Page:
Joonko, the DEI-focused tech startup whose founder is accused of duping investors, appears to have lied about working with several US corporate icons — even as it raised tens of millions of dollars to fuel its expansion.
As of Thursday, The Post has learned of at least four major companies — American Express, PayPal, Accenture and Atlassian — that were falsely touted as Joonko customers or “partners” on its website or in press releases dating back to 2019.
The New York-based startup, which pitched its AI-powered job recruitment platform as a boon to corporate diversity, equity and inclusion efforts, is teetering on collapse after Joonko’s board accused ousted CEO Ilit Raz of exaggerating the size of its business around the time she secured a $25 million funding round.
“American Express has never been a client of Joonko, nor worked with them in any way,” a company spokesperson said in a statement.
An Atlassian spokesperson told The Post the company “has never been a customer of Joonko’s.”
Accenture also denied have any ties to Joonko. “I can confirm Accenture was not a customer and does not have a business relationship with this startup,” Accenture spokesperson Peter Soh said.
Similarly, PayPal never partnered with Joonko or had any deal with the firm, a source with knowledge of the matter confirmed.
Joonko disabled its website earlier this week after The Post and other outlets reported on the allegations against Raz.
The Post has reached out to Joonko representatives for comment.
Raz allegedly claimed Joonko was working with about 150 companies “when in practice the number was significantly smaller,” according to Israeli tech news outlet CTech, which first reported on the allegations. When confronted with the allegations, Raz resigned.
Prior to the website shutdown, Joonko listed several corporate giants on its homepage as “partner companies,” including Adidas, Nike, Intuit, PayPal and American Express.
Archived versions of the “partner company” section from last September that are still viewable online displayed a similar mix of prominent companies.
Joonko also boasted about its ties to major companies in press releases dating back nearly four years.
In a September 2019 press release announcing it had obtained $2.4 million in a seed round led by the Alabama Futures Fund, Joonko claimed that it was “already trusted by companies such as Adidas, PayPal, Intuit and more.”
When Joonko announced its $25 million Series B round last September, the startup claimed that “employers like Adidas, Accenture, American Express, Crocs, PayPal, Northwestern Mutual, and Intuit rely on its automated sourcing platform.”
The same release touted “remarkable growth” at Joonko under Raz’s leadership “with 500% growth in sales for two consecutive years,” but did not provide further revenue numbers.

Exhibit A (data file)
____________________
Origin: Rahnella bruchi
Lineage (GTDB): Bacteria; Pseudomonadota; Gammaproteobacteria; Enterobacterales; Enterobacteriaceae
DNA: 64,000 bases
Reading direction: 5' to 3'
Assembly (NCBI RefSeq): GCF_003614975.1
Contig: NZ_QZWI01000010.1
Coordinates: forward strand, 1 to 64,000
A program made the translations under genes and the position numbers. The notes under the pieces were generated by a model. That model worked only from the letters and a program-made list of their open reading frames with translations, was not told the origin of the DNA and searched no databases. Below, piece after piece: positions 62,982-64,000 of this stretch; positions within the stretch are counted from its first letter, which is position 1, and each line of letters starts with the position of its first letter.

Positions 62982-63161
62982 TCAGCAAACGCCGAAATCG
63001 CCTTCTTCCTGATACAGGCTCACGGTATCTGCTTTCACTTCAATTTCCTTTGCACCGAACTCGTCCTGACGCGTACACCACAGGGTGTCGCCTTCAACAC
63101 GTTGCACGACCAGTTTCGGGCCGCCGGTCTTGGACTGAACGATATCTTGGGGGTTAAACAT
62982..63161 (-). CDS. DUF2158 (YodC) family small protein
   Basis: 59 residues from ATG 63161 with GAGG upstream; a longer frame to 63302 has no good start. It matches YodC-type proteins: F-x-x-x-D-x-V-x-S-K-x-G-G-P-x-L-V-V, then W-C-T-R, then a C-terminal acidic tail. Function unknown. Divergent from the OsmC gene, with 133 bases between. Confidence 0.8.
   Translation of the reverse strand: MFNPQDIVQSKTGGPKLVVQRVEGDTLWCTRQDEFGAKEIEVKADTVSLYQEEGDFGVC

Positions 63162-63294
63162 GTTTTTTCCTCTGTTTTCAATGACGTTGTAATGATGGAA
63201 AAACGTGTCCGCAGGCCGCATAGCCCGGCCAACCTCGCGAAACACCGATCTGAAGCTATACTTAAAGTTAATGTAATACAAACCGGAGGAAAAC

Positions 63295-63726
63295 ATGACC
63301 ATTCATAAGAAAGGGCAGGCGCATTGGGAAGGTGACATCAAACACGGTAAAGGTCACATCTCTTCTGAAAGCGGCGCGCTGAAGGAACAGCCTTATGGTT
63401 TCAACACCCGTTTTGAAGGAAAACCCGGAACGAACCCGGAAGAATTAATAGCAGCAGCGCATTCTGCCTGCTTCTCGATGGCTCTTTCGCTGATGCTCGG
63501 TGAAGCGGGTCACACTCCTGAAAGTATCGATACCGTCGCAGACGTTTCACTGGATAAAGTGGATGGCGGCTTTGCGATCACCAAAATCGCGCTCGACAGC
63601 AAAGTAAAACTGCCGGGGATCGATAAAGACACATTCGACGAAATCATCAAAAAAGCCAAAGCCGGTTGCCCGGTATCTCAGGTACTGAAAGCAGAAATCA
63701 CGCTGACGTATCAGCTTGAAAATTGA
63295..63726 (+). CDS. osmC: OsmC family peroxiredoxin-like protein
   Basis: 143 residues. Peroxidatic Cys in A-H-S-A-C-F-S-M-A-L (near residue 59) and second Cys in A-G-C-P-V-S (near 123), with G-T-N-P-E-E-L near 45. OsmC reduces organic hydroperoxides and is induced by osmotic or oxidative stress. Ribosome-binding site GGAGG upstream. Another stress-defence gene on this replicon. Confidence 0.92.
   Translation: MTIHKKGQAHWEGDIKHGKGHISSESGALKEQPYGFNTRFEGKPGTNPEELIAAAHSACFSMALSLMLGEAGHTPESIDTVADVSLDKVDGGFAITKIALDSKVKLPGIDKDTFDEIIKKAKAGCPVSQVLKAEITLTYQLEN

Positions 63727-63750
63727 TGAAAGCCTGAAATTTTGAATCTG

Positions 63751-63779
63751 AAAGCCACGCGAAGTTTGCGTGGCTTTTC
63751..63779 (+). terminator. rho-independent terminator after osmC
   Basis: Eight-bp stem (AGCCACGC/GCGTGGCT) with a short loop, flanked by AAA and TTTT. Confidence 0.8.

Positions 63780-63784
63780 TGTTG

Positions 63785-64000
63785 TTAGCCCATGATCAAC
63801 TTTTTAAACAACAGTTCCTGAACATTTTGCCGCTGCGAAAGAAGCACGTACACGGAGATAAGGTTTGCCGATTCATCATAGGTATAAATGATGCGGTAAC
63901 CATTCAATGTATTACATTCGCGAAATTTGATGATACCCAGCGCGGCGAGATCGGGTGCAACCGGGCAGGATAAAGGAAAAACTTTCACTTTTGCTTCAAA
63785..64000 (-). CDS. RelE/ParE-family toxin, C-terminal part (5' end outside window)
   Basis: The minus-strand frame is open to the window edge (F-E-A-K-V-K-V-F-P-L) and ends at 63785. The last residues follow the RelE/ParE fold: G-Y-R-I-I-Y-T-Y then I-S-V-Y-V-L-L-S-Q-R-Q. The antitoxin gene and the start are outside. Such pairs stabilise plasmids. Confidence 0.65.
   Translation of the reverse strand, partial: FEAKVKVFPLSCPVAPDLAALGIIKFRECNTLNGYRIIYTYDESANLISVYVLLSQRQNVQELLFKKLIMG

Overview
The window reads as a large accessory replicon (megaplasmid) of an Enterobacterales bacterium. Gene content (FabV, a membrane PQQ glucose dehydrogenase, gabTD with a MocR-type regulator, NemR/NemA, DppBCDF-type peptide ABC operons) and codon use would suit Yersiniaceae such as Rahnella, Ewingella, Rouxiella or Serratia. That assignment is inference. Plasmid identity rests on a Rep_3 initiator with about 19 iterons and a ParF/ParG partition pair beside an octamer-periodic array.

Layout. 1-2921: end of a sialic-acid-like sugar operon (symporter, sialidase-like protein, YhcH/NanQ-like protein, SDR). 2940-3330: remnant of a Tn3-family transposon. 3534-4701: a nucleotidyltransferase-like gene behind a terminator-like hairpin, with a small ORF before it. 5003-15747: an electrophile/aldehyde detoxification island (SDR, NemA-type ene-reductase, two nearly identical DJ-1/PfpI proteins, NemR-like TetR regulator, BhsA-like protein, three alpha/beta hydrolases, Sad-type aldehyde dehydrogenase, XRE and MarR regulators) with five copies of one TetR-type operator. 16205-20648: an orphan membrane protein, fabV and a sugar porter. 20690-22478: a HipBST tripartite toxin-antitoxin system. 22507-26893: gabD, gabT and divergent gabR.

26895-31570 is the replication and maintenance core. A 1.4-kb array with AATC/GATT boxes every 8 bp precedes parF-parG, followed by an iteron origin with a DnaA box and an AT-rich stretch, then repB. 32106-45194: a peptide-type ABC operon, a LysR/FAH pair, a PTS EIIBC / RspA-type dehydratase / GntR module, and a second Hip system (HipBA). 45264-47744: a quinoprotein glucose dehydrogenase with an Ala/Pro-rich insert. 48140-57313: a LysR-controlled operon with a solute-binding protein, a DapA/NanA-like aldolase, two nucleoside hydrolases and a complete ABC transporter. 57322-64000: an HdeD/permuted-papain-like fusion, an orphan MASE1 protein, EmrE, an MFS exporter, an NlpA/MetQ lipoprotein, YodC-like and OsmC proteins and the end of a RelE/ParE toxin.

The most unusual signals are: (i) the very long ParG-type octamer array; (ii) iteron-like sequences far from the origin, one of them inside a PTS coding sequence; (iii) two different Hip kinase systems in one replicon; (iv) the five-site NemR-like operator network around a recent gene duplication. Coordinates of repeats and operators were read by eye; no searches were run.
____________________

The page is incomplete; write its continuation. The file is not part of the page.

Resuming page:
Representatives for several other corporate heavyweights that Joonko claimed as clients, including Nike, Adidas, Northwestern Mutual, Crocs and others, did not return requests for comment.
Intuit, another company frequently listed in Joonko materials, declined to comment.
Raz’s alleged misdeeds included submission of fake invoices that were attributed to real people at real companies, fake wire transfers and the creation of fake bank accounts, a source with knowledge of the situation told The Post on Monday.
“It really is one bad actor. It’s staggering, the individual [wrongdoing] and the level of sophistication of the CEO,” the source said at the time.
Raz has not responded to multiple requests for comment.
Well-known venture firm Insight Partners led the $25 million fundraising round and was joined by Target Global, Kapor Capital and Vertex Ventures.
Insight and Vertex each have seats on Joonko’s board.
Joonko’s alleged tall tales were not uncovered during Insight Partners’ due diligence effort ahead of the round, which included financial audits, customer calls and background checks, The Post previously reported.
Questions about Raz’s conduct emerged after she repeatedly resisted the board’s call for her to build out a full leadership team, including a separate chief financial officer to oversee the business.
In a scathing statement earlier this week, Joonko’s board of directors alleged that Raz had “engaged in egregious, unethical and fraudulent conduct, which caused harm to the company and its shareholders.”
The board is still investigating Joonko’s financials over the last year to assess their accuracy and said “next steps are being considered” based on the probe’s results.
Insight Partners said it “does not tolerate, and our investors expect us to take seriously, any findings of misconduct, deceit or unlawful activity at our firm or any of our portfolio companies.”
Insight Partners and a representative for Joonko’s board declined further comment on the situation.
Joonko launched in 2016 and has raised about $38 million in outside funds.
The startup has offices in downtown Manhattan and Tel Aviv and has more than 50 employees, according to its LinkedIn page.
At present, it’s still unclear if Joonko will be able to resume operations.
Source by [New York Post]